Tuesday, October 27, 2015


Blini are Russia's version of the thin French crêpe and a staple on most Moscovian menus, typically made with buckwheat for savoury fillings or white flour for sweet toppings. You'll see accompaniments of smoked salmon, creamy mushrooms, sour cream, jams and condensed milk– to name a few– but the high-end, revered combination is a spoonful of red salmon or black sturgeon caviar. Another tasty Russian pancake is the cottage cheese version called syrniki, a denser form of ricotta-pancakes, which are eaten for breakfast or dessert. They're best served with homemade jams made from Russia's large array of berries, although condensed milk, honey and sour cream are also served as condiments.(Expatica) 

(makes ~15 crepes)

  • 2 eggs
  • 2 cups of milk (or heavy cream for more indulgent blini)
  • 1T sugar
  • 1/2t salt
  • approx. 2 cups of flour 
  • 2T canola or vegetable oil + more for rubbing the pan
  1. Whisk eggs, milk, sugar and salt
  2. Slowly start stirring in flour. Start with a cup, and stir a little more at a time until you get a runny batter but not as thin as milk - don't stress about this step, you can always adjust as you go!
  3. Stir in oil
  4. Let rest for 15 minutes
  5. Preheat a 10" pan over medium heat and rub with oil (I pour some in a little cup and dip a paper towel in, then run it around the pan before making each blin)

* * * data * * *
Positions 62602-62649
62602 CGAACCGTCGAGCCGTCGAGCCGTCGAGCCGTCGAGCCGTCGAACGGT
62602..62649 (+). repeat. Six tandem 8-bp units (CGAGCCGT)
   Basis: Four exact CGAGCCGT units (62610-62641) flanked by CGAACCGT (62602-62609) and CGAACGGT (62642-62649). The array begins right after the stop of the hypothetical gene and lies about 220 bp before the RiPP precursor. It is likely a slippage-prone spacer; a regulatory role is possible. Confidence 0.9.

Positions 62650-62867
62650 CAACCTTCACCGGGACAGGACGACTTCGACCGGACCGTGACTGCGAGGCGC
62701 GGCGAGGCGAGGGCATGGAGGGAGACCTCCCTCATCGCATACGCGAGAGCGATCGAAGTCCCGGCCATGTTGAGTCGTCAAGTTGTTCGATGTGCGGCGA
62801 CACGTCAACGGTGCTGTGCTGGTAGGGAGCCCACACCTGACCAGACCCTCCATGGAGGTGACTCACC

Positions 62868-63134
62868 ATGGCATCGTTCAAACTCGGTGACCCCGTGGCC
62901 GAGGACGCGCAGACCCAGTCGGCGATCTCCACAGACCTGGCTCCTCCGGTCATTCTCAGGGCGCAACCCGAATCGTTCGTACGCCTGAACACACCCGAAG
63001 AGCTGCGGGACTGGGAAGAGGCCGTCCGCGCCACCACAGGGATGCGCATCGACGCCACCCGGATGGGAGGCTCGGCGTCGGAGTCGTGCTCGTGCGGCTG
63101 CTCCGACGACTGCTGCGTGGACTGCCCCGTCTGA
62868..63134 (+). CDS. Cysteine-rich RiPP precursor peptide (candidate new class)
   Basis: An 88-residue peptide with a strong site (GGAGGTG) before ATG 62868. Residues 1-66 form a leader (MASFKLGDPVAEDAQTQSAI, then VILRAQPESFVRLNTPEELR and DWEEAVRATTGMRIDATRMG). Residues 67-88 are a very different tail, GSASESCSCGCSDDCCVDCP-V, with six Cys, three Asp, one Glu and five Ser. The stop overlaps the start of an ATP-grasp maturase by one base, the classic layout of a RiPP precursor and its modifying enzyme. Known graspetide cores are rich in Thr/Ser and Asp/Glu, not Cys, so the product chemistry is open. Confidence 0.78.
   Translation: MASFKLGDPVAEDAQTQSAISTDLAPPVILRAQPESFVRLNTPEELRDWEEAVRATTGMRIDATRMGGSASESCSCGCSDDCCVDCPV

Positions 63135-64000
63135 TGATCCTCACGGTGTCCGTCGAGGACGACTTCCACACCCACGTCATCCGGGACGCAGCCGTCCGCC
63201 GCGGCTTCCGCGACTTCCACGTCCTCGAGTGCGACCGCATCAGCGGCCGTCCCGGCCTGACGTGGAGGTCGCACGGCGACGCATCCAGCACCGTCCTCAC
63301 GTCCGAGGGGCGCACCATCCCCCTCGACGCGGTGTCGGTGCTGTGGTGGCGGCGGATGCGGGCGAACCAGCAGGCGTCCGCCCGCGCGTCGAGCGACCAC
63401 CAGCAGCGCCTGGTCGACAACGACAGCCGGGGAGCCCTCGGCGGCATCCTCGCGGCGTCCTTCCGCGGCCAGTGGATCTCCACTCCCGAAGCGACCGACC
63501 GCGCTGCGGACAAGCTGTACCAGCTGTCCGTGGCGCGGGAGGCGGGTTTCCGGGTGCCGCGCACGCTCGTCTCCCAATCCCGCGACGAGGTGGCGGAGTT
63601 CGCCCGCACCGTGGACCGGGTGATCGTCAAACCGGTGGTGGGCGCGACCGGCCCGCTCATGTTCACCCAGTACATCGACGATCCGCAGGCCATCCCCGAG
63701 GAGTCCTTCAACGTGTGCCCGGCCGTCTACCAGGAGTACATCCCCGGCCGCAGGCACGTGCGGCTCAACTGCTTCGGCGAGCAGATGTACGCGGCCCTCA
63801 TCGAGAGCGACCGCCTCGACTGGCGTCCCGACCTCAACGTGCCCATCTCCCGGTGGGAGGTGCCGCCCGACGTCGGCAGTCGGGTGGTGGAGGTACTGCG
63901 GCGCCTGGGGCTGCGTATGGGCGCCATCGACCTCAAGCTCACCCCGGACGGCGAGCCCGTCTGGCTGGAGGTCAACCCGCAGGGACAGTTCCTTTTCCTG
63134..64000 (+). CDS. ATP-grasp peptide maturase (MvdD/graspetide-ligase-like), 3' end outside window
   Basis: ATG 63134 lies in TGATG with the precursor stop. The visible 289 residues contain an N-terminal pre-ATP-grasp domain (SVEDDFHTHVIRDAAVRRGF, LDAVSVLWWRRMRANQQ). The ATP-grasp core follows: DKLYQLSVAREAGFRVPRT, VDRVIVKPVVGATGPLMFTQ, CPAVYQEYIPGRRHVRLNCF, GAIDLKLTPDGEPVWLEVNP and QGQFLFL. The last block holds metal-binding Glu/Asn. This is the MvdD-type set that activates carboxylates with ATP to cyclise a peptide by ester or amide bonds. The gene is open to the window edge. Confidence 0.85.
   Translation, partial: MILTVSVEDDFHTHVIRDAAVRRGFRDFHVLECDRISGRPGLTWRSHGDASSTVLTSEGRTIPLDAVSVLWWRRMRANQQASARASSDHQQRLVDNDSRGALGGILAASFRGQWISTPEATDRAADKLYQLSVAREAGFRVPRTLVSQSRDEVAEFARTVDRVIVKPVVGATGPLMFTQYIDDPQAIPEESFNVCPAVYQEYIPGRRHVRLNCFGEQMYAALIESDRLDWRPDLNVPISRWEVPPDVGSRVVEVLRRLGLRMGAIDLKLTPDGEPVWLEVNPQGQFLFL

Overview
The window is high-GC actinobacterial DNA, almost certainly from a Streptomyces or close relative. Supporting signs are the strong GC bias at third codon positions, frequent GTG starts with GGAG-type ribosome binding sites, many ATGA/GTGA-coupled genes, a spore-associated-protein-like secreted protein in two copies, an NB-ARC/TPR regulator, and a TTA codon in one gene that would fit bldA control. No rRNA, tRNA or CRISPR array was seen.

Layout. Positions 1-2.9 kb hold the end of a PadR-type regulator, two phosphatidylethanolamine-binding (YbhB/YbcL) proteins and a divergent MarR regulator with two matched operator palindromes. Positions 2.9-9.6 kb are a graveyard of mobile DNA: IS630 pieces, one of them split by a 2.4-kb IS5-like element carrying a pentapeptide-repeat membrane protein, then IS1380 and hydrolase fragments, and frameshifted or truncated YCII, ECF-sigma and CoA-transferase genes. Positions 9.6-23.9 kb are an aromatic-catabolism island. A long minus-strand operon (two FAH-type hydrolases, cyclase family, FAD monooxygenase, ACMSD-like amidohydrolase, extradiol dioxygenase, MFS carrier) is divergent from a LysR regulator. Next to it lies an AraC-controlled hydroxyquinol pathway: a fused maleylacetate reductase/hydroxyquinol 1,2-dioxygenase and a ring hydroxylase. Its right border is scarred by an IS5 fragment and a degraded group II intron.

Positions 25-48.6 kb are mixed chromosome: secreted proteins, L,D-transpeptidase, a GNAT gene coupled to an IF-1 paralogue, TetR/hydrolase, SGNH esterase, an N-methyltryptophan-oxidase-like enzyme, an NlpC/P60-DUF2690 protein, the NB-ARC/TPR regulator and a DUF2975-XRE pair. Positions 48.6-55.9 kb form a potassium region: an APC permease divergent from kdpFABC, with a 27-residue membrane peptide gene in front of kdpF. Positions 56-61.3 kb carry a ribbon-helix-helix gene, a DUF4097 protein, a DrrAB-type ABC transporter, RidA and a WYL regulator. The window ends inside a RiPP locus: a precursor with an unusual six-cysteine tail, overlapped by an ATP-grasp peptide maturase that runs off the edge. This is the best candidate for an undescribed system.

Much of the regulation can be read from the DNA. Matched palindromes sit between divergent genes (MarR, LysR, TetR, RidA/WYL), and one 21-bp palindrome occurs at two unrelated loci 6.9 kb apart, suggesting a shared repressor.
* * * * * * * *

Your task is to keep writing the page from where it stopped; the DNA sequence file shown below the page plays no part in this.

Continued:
6. Use a 1/4 cup or 1/3 cup measurer the scoop the batter into the middle of the pan, then quickly tilt the pan in a circular motion until the batter spreads to cover the pan surface. It should be a very thin layer*.
  7. Cook for 2-3 minutes on the first side, until small bubbles form on top and the crepe is light golden brown on the bottom. Flip and cook for 30 seconds. Repeat until batter is used (don't forget to rub the pan with oil each time!)
  8. As always, enjoy with sweetened condensed milk, sour cream and jam or any toppings, dips, or fillings of your choice. :)
*The first few blini may be experimental. Try the 1/4 cup and see if the batter covers the pan. Does it easily slide around the pan? If it's too thick, add some milk/cream to the batter. If it's too thin, add more flour to the batter. If it flows freely but doesn't properly cover the pan, use 1/3 cup per blin. I made these twice using a 10" pan, the first time 1/3 cup was perfect, the second time 1/4 cup was enough. Play with heat as well... my stove at home got hot quickly and the crepes were burning on medium (3.5/10 heat ended up perfect). At my parents' in law house in Maine, the pan wouldn't get hot enough on medium, but the crepes were cooking properly on medium high.

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